The Live Music Forum
Hamish Birchall Bulletin
Friday 30th June 2006 - Busking - noise
Last week I reported that Southwark's licensing department were advising buskers to obtain a Temporary Event Notice under the new Licensing Act. This contradicted DCMS advice that busking would not be licensable.
However, when further enquiries were made by a national newspaper, Southwark's press office denied that the council had a 'policy' to licence buskers. But a council policy may not be the same as advice provided to individual musicians by officials. So, for clarification I asked Southwark's press office to respond to a couple of questions:
The reply came yesterday (29 June):
' The Licencing Act does not exempt buskers from needing a license but advice from the Local Authority Coordinators of Regulatory Services (LACORS) suggests that this is 'neither pragmatic nor realistic' and buskers should be treated on a case by case basis. We therefore don't have one rule for all buskers, but instead would look at whether or not individuals cause genuine noise nuisance before we took any action.'
In other words, yes, busking is covered by the Licensing Act, but we will only take action under that Act if there are noise complaints. Encouraging, except... if noise is a problem w hy use licensing to deal with it? What about noise regulation under the Environmental Protection Act?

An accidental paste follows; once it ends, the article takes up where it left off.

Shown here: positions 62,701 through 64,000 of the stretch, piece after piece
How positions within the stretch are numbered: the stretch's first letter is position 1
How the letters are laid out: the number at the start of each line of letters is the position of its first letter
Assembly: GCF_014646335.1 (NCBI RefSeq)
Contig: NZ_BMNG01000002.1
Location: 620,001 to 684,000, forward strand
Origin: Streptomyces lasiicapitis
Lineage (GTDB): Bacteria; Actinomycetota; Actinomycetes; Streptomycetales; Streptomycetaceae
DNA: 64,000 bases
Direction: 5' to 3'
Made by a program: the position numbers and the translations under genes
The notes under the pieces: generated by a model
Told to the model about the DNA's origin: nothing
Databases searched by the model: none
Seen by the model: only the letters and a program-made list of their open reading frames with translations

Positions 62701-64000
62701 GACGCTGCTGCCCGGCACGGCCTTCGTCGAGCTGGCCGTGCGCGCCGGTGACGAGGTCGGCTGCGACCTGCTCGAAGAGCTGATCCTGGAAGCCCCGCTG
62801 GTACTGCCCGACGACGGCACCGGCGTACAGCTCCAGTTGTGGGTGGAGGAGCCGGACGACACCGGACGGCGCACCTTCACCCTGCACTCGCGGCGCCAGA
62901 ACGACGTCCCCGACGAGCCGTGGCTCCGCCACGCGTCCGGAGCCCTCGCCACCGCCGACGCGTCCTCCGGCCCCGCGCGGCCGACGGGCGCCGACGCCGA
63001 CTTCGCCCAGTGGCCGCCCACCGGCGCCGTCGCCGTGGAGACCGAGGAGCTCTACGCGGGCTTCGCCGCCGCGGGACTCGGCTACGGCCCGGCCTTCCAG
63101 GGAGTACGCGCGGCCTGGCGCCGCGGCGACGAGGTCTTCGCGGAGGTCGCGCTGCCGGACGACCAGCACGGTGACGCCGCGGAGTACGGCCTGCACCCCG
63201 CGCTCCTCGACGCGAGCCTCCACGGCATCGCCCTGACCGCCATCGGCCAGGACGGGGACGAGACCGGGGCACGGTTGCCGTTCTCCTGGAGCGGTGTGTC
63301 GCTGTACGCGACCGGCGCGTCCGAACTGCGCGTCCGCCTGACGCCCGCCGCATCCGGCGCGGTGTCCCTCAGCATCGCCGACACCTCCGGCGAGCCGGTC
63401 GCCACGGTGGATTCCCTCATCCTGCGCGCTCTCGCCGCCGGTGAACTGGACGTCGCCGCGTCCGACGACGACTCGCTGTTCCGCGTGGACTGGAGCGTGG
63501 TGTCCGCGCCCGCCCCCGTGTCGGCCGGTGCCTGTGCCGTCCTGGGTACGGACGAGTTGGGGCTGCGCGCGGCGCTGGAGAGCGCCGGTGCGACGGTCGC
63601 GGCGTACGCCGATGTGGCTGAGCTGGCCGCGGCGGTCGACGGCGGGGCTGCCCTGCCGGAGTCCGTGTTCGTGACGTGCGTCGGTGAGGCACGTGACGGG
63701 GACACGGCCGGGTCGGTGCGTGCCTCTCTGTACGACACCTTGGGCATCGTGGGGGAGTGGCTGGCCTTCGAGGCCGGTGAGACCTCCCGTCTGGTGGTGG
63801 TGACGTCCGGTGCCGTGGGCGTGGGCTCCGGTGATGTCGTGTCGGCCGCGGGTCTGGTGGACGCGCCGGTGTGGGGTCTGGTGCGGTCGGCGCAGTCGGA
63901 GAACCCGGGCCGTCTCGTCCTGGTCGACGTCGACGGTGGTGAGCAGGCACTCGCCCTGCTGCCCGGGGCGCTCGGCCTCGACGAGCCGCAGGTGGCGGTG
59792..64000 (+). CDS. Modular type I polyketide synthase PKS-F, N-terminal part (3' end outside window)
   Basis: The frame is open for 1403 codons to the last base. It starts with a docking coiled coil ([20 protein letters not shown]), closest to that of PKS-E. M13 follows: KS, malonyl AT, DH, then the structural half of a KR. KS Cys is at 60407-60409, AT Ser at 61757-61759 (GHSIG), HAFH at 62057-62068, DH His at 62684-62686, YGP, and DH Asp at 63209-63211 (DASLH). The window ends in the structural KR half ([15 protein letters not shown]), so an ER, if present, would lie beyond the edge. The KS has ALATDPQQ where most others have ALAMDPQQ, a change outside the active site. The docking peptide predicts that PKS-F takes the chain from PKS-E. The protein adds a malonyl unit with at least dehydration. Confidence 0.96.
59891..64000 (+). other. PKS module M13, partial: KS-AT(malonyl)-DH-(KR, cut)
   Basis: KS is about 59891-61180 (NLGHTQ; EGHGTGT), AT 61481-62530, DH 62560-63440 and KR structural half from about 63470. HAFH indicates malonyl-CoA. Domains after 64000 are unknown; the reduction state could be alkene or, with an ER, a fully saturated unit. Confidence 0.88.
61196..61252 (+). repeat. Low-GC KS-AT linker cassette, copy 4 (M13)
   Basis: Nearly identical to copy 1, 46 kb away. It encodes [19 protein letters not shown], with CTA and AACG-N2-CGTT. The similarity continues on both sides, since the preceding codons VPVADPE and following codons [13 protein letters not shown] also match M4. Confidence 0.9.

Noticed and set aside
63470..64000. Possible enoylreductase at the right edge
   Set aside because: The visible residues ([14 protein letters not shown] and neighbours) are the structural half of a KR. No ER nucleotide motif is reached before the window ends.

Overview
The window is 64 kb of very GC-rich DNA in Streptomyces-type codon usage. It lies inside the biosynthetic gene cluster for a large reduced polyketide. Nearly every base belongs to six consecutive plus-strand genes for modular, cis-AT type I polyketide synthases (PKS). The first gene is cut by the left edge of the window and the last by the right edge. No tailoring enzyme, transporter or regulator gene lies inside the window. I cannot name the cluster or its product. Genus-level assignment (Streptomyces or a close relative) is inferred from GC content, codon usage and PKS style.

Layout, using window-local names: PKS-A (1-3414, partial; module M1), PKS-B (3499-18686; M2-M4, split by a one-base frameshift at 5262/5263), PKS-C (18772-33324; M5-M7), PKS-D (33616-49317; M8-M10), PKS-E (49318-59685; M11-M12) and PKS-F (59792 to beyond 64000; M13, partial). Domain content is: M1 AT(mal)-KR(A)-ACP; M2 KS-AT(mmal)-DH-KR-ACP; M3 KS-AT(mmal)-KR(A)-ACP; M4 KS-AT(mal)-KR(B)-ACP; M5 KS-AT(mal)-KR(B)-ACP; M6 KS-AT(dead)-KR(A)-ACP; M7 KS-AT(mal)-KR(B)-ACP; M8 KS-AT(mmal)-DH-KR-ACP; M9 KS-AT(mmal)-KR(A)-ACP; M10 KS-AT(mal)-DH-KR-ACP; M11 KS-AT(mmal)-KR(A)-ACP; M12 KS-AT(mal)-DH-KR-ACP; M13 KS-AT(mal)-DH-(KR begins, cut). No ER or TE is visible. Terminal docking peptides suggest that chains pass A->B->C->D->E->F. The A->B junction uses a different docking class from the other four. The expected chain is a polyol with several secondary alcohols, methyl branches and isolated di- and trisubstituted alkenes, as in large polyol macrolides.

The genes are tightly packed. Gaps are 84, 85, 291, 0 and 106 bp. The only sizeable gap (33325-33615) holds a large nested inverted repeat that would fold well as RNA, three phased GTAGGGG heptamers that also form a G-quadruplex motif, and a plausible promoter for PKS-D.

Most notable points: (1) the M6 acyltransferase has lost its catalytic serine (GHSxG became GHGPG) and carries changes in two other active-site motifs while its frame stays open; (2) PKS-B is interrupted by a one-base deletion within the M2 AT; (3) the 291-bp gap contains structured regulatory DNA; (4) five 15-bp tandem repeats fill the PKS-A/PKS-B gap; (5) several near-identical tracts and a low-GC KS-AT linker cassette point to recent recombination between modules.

A council spokesperson said:
'I have spoken to Environmental Protection, who say there is little scope for action from this point of view. This is because primarily, t he term 'statutory nuisance' deals with noise from premises. Theoretically, there is scope if a busker is deemed to be busking from a vehicle, or using equipment or machinery, but this is unlikely. Also, the Control of Pollution 1974 could be used if the busker was using a loudspeaker in the street, but again this is unlikely.'
Is this correct? According to experts in noise legislation, the answer is 'no':
1. Noise abatement notices issued under s.80 of the Environmental Protection Act 1990 (as amended by the 1993 Noise and Statutory Nuisance Act) are not confined to noise from premises. Section 79(1)(ga) explicitly states that 'statutory nuisances' can include noise from 'equipment in a street'.
2. Section 79(7) provides that '"equipment" includes a musical instrument'.
3. Recent case law showed that noise abatement notices can be used to prosecute noisy buskers: Westminster City Council v Prian Bruno McDonald, 28 October 2002, Neutral Citation Number:  EWHC 2698 (Admin).
Why should councils or indeed government ministers play down the power to control noise using the EPA? The answer seems to be a fear of increased public demand for noise enforcement and the potential drain on resources.
By coincidence, this week the Department for Environment, Food and Rural Affairs (DEFRA) issued a press release entitled 'New powers to curb noise in late-night pubs and clubs':
The new powers will only apply to licensed premises betweeen 11pm and 7am. They are due to come into force in October, and have been created specifically to address the potential for late night noise nuisance resulting from longer pub and club opening hours. One important implication of the announcement is that between 7am and 11pm existing noise legislation has been deemed adequate to address noise nuisance, irrespective of licensing.
This reinforces the case for the deregulation of the licensing of live music under the Licensing Act 2003.